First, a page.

But there's a caveat. This only works in product categories where consumers perceive Australia to be strong. For example, tourism brands would benefit, but electronic goods wouldn't gain any advantage being perceived as Australian, because consumers believe Japan and South Korea are stronger in these categories.

And there's an exception to these observations too, says Gregory, and that's what's known as "the local icon". Brands that consumers have formed an emotional attachment with can overcome their country of origin (ownership) issues.

Biscuit-maker Arnott's is a good example. It was bought by the Campbell Soup Company of North America in 1997 but it remains a local favourite.

"They sold the company off a long time ago and yet in people's minds, it's a local icon. They're willing to give up this 'us versus them' because they've got an emotional attachment," Gregory says.

The sweet spot

Mark Crowe, managing director of Brand Finance Australia, says some Australian brands can leverage the sweet spot of being both local and global to achieve price premiums, but that depends on the execution of the strategy:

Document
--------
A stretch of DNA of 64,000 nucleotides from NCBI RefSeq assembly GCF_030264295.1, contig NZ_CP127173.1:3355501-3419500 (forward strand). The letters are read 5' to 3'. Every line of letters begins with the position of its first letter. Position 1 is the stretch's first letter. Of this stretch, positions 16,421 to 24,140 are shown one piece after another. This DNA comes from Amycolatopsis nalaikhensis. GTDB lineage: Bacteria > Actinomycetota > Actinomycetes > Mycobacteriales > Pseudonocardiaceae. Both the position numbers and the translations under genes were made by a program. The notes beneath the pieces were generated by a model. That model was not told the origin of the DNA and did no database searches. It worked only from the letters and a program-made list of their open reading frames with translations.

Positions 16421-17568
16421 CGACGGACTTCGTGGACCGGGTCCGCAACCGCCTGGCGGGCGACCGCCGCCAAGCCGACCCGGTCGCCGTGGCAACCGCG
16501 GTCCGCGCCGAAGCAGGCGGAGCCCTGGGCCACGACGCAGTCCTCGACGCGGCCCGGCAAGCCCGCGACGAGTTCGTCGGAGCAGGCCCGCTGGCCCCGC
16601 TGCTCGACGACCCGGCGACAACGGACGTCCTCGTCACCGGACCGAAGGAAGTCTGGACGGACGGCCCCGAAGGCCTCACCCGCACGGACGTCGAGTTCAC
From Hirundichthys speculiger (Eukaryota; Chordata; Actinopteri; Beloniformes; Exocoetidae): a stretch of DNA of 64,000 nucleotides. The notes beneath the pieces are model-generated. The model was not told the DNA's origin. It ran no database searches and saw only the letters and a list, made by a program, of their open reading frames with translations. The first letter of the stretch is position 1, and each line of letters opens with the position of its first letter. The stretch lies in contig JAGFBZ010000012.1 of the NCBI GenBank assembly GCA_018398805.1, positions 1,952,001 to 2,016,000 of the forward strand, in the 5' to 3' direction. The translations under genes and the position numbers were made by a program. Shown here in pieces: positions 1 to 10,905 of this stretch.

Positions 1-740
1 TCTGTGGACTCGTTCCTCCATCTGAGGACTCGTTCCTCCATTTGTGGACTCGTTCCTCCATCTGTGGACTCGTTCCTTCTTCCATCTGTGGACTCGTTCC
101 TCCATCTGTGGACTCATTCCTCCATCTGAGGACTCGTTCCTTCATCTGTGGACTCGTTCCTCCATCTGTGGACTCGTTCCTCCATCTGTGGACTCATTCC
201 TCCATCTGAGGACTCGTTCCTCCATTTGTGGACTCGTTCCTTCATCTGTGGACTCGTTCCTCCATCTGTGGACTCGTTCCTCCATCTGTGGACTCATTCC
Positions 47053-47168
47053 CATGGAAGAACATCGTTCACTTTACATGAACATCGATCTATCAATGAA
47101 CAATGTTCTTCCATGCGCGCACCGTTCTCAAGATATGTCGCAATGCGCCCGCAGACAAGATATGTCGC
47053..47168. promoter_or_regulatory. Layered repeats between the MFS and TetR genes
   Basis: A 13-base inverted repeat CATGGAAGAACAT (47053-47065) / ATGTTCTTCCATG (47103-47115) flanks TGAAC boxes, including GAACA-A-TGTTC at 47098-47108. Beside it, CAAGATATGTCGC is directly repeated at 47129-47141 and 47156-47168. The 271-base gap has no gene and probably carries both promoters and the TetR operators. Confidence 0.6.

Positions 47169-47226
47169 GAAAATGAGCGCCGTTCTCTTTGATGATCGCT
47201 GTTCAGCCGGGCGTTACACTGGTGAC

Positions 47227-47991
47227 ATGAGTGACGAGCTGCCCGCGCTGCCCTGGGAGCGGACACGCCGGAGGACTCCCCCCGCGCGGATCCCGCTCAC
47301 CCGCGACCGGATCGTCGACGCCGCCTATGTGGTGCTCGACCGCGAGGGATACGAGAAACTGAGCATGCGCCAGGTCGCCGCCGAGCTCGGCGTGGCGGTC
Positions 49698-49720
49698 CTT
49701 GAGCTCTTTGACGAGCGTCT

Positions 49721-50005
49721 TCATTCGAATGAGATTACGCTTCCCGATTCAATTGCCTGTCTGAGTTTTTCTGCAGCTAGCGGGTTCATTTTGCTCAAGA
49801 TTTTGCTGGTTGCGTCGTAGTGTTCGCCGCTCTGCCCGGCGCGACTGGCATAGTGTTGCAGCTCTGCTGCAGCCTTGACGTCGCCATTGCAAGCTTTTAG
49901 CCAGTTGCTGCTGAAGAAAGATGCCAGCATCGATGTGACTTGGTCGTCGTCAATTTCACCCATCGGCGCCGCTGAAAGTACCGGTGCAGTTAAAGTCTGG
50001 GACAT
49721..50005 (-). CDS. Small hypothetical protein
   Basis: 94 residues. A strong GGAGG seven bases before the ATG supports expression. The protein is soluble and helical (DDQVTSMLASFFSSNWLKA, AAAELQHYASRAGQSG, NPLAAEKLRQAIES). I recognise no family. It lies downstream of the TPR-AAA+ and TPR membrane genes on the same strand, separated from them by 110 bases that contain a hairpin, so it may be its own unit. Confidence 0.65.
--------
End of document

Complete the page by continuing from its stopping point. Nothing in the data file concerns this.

"It's being able to retain the local attributes that consumers value – whether that's the strong association with the country or a discrete local market or with people's view of the particular market they operate in – but at the same time leveraging their global reach to reinforce consumers' views about the credibility and quality of the brand."

Australian surfwear companies such as Billabong and Mambo have done this successfully, says Crowe.

"The globalisation of a lot of those brands can actually reinforce their position in the minds of local consumers," he says.

But the surf brands were taking a bit of a gamble when they expanded overseas, because there was the risk that they could have diluted their offering in the local market, by losing a bit of their perceived alternative and hip image.

"Getting the sweet spot right in terms of local and global balance can achieve extraordinary returns. But, at the same time, there can be tension there as well which brands have to manage very sensitively," says Crowe.

According to the authors: "Foreign and local-owned companies alike can cultivate a global brand image by emphasising global cues (such as, widespread distribution and availability), as well as crafting appeals to emphasise the social status and prestige gained by consuming the global brand."